"Only those who risk failing greatly can ever succeed greatly." –RFK
Sunday, September 21, 2008
"Bummer" only because I don't want to swear on my blog.
Tim, Glenn, Allison and I went for a nice 5 mile run this morning on the coastline in Athens.
It felt great to be up and running, and I felt like I was getting over the jet lag. On the way back, however, I was running along on the sidewalk and for one second I looked out to the sea and BAM! my foot landed on a ridge and my ankle rolled over...all the way over. I'm talking like 90 degrees over. I screamed out and swore and could not put my foot down because of the pain. Several witnesses on the beach came over and Tim and some man helped me over to a bench where I proceded to break down into tears.
I have sprained my ankle 10 million times. I have had surgery and 2 years of rehab on it. I have sprained it several times since then. But I have never - even when I ruptured the ligaments at Western States 2005 - had so much pain from rolling it. Another good soul gave Tim and I a ride back to the hotel. I knew I did some serious damage as it immediately swelled to a balloon over where the ligament was anchored during surgery. I was - and am - devastated.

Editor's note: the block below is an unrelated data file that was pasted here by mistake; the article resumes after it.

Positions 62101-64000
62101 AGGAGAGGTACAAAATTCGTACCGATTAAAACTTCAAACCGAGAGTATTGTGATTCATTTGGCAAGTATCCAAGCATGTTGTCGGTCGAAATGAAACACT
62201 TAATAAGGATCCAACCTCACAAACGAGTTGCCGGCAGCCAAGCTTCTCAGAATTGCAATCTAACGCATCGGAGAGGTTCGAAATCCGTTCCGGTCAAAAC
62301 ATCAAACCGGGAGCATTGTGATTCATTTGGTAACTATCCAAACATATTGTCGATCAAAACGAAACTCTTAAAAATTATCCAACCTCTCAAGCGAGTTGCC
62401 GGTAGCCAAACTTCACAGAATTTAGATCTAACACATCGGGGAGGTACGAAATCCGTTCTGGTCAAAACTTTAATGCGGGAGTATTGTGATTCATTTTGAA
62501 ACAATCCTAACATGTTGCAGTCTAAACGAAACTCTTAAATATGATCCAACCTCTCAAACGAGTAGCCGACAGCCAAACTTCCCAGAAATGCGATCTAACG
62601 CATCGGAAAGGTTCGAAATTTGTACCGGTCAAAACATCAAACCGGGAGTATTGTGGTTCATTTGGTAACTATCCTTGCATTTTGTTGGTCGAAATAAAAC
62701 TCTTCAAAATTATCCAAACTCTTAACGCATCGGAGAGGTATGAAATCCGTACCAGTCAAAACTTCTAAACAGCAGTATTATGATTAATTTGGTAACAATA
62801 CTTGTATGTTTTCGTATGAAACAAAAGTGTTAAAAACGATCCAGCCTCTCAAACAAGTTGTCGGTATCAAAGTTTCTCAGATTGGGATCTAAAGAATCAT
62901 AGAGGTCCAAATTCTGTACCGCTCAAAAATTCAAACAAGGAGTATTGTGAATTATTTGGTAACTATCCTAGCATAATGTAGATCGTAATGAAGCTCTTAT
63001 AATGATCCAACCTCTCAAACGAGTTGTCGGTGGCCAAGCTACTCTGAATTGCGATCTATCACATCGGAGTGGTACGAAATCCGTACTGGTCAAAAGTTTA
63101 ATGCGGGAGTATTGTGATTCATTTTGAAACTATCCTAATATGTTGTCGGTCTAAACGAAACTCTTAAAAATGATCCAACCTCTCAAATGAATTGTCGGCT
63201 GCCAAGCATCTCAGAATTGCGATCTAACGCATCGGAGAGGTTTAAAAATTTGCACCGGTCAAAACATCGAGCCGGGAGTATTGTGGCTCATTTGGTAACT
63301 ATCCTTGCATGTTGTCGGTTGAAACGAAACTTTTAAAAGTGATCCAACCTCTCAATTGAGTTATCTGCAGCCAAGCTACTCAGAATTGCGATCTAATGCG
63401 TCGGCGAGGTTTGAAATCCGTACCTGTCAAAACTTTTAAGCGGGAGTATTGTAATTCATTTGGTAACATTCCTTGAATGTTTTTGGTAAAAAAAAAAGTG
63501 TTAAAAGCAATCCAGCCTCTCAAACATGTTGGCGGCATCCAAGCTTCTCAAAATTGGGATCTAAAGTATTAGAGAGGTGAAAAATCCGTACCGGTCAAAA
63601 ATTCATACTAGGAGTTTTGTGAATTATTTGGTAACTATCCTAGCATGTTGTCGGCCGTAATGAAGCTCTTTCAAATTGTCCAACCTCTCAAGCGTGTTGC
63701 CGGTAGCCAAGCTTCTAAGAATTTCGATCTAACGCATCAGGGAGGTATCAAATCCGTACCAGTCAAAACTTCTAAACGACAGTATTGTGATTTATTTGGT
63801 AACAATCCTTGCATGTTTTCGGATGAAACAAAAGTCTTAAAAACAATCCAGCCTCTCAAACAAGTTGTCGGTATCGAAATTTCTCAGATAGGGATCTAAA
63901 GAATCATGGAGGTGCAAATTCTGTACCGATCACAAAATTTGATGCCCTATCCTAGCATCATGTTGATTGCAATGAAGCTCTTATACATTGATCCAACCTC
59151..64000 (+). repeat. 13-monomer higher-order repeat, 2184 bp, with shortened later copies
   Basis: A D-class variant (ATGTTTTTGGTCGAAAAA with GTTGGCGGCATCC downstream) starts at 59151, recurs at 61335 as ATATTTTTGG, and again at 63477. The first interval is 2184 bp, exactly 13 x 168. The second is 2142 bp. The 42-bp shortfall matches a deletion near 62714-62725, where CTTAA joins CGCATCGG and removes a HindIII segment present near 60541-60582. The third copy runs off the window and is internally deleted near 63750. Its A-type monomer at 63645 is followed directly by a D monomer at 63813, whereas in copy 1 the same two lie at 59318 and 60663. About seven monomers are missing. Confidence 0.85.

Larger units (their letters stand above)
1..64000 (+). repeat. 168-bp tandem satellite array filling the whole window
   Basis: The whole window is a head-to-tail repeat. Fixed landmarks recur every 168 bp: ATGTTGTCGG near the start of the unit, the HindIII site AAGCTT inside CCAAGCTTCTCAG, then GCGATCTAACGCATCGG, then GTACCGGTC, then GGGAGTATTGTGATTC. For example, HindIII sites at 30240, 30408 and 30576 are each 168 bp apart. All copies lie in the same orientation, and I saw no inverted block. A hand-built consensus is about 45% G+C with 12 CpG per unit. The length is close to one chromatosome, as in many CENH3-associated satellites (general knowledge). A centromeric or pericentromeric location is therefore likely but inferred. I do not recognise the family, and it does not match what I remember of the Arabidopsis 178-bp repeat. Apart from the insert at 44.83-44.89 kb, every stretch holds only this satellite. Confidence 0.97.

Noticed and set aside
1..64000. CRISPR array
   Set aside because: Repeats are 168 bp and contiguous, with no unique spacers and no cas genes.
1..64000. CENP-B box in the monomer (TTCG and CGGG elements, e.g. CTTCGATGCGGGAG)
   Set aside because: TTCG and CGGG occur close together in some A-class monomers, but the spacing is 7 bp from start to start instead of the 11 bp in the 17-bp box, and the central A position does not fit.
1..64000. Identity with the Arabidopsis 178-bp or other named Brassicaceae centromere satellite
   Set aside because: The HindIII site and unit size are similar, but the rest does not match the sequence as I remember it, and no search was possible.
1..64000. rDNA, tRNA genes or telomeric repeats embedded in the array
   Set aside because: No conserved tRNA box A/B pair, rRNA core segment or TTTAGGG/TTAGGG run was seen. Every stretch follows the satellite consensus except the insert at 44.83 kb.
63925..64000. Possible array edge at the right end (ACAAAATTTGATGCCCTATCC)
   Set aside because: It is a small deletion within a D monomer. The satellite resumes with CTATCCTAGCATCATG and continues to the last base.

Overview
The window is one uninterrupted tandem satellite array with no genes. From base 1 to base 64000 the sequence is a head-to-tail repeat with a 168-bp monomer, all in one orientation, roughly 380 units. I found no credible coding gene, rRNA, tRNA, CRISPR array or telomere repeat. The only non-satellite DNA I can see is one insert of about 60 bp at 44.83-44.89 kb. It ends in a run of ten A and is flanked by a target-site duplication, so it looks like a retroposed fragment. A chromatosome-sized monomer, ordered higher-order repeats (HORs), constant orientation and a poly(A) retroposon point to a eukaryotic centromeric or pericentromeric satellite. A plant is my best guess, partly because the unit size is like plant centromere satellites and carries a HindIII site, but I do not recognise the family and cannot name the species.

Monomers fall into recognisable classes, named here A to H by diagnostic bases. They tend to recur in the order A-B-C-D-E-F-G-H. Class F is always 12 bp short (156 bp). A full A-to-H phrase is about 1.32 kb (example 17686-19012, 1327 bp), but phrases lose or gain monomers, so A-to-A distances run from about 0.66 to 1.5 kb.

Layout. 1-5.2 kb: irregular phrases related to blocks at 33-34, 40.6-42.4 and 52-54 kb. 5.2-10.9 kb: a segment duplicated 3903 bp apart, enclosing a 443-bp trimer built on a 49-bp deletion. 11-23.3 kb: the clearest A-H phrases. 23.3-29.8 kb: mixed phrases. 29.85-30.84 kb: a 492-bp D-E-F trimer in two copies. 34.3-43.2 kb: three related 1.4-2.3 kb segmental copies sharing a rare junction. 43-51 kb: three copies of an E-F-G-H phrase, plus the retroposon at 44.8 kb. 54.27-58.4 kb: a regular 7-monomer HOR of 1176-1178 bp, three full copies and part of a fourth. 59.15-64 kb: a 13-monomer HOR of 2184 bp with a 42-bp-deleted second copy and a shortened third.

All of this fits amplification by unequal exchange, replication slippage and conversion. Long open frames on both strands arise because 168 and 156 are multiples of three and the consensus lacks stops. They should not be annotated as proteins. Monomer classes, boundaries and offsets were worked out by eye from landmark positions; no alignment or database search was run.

As stubborn as I am, I went to the ER. I needed an X-ray. My whole crew insisted on coming with me, and they stayed with me the entire time. Gosh, I am so lucky to have such awesome friends!
This was my first-hand introduction to socialized medicine. In brief, I was very impressed. The process was quick and efficient. There were no thrills, no expensive fees, no paperwork to fill out, no defensive medicine, no discrimination among patients. I wasn't even asked if I had insurance in the ER. I took a number. The lines were short and quick.
I was very lucky that Dr. Yiannis Nickolopoulos, an orthopedic surgeon, evaluated me. He was kind, efficient, thorough, compassionate. I was so afraid of what my bill was going to be. Tim came back to me after delivering the X-ray paperwork and said that he had to pay for the X-ray in advance. Oh my God, I thought, it's going to be so expensive. "What's the damage?" I asked. He smiled, "3 Euro." "300 Euro?" "No, 3 Euro." That's like $4.50!
I read the X-ray myself. No fracture that I could see. Dr. Nickolopoulos read the X-ray more carefully. "There's no sign of fracture," he said (Yes, he spoke English). He examined the ankle, even examined for a high ankle sprain, which is often overlooked. I was impressed. Then he said he recommended a cast and no weight-bearing for 2 weeks. My superficial cheeriness was quickly shrouded in despair. "I'm supposed to run the Spartathlon," I said. "You? The Spartathlon?" Yes. "When is it?" he asked. "5 days," I cried. "No, I'm sorry, you cannot run the Spartathlon," he replied compassionately.